"Underexposed Photographers: Life Magazine and Photojournalists’ Social Status in the 1950s," FK Magazine, November 23, 2017. Download as pdf.
Today, we are used to seeing documentary images by photographers such as Margaret Bourke-White, Henri Cartier-Bresson or Robert Doisneau as fine art prints in art museums and galleries. But most of these images were initially made for the magazine page where the photographer’s name often went unnoticed. The US-based illustrated weekly magazine Life was instrumental in the process of photographers gaining more recognition and global exposure. However, this process was neither smooth nor free of obstacles.
This article aims to shed light on some of the obstacles that the photographers of the 1950s met in their way to reaching recognition as artists.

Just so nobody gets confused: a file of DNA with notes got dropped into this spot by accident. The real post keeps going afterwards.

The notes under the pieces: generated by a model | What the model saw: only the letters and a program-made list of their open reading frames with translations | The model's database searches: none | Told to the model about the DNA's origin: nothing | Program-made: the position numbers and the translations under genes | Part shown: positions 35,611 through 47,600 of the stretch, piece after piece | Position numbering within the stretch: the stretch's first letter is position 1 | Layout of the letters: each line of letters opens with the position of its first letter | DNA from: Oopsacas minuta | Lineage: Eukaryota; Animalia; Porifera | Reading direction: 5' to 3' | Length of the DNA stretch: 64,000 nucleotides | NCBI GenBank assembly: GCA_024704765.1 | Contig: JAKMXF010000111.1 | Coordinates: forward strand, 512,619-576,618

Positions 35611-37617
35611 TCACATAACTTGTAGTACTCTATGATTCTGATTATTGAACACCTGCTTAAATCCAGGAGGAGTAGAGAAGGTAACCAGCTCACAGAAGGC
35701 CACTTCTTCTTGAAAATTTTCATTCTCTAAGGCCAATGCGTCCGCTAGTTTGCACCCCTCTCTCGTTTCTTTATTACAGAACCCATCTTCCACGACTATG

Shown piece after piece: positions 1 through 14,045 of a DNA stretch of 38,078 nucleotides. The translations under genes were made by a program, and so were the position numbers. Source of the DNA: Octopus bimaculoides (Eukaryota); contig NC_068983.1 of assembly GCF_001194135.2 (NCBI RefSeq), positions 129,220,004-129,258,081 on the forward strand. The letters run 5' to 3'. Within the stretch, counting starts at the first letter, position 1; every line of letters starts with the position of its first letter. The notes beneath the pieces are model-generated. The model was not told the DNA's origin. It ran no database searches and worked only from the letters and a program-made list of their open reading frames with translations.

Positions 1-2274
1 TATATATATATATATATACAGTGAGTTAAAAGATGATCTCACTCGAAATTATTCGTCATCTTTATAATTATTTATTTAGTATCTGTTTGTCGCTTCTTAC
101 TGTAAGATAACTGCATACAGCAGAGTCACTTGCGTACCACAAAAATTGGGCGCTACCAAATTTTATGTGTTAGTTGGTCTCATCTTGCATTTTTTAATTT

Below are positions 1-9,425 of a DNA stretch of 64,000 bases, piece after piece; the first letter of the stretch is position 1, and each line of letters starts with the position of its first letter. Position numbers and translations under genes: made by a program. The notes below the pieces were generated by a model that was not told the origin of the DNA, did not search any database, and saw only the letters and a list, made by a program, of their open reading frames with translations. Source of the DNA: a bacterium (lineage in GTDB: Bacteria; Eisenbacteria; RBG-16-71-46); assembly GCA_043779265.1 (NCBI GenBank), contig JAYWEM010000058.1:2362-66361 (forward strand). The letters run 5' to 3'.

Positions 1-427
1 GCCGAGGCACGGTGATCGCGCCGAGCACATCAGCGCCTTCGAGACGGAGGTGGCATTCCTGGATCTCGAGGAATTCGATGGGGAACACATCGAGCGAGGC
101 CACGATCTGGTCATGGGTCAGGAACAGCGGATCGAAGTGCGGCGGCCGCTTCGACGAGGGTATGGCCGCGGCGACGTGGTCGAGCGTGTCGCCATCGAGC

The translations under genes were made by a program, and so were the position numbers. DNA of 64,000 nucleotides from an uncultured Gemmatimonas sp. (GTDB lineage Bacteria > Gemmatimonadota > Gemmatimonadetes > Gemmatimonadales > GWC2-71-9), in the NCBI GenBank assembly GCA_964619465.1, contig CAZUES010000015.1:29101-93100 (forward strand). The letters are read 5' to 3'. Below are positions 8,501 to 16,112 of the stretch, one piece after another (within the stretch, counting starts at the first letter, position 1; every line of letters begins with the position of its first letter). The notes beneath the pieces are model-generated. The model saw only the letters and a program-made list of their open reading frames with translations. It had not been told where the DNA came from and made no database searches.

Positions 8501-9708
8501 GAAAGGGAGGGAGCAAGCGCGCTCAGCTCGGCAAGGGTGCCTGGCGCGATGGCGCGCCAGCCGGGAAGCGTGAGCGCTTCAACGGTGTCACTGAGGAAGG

On the magazine page, the photographer was not yet presented as a great artist. The first spread of Robert Doisneau’s series on Parisian lovers in the June 12, 1950 issue of Life is a typical example.
Life was not directly concerned with changing the social status of photojournalists. But Life featured skillfully crafted and visually attractive photo essays, thus promoting the aesthetic appreciation of documentary image as such. By doing so, Life served as a catalyst for raising photographers’ self-awareness as creative individuals, artists even—something that was not yet taken for granted in the 1950s. But this was just the beginning of a long and laborious process.